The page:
In another story in its examination of New Jersey halfway houses, the New York Times explores how financial concerns are playing a pivotal role in prison privatization in the state, which is a national leader in this movement. The story focuses on Delaney Hall, a 1,200-bed halfway house in Newark that was set up to rehabilitate inmates sentenced for minor offenses but in fact mixes them with violent criminals.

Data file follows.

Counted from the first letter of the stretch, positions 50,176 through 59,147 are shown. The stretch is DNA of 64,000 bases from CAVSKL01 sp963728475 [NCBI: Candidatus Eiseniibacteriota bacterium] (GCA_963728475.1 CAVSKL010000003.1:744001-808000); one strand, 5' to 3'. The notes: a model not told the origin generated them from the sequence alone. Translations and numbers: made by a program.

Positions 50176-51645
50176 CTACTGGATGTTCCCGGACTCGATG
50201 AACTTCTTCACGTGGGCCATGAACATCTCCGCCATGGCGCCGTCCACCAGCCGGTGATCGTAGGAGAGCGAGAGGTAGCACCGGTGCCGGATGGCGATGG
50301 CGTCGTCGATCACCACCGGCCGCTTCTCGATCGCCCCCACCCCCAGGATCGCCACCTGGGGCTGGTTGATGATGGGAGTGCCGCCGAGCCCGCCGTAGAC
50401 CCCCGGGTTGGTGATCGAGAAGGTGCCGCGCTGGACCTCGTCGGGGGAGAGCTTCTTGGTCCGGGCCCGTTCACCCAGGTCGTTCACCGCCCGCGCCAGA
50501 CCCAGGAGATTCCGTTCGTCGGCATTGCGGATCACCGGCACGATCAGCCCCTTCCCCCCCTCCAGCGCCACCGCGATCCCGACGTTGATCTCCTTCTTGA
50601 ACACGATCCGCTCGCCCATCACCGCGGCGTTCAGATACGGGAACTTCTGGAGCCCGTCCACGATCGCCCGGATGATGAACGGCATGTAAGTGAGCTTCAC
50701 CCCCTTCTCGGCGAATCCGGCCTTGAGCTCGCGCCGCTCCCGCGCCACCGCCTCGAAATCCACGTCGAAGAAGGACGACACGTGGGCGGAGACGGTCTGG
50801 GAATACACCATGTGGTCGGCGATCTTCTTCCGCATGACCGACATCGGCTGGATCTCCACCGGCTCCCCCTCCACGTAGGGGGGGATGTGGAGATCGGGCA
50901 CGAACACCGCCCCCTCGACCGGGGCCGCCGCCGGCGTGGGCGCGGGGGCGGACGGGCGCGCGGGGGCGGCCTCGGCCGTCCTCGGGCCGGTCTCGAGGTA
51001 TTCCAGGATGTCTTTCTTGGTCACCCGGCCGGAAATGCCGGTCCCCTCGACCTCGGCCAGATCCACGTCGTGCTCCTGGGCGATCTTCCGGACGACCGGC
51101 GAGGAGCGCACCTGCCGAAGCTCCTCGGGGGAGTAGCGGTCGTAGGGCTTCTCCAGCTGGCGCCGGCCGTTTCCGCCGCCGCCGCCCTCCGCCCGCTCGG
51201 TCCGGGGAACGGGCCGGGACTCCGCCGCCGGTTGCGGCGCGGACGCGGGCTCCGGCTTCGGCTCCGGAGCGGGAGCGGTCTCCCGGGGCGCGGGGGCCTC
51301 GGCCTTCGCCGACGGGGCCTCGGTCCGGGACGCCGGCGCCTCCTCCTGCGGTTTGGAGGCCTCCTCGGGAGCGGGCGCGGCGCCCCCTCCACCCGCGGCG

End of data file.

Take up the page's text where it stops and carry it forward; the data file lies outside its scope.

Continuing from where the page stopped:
The facility generates revenue for the county. By placing inmates at Delaney Hall, Essex County frees beds at its jail. It then earns a significant profit by renting those beds to the federal government to house federal inmates and immigration detainees. About 40 percent of the county jail's roughly 2,400 beds are now reserved for federal use. Essex County receives as much as $108 per day for each bed the federal government uses at the county jail. The county spends $73 per day for a bed at Delaney Hall, which is run by Community Education Centers, which has close ties to Gov. Chris Christie and the county executive, Joseph DiVincenzo Jr. The difference of about $35 a day per bed is extra revenue for the county.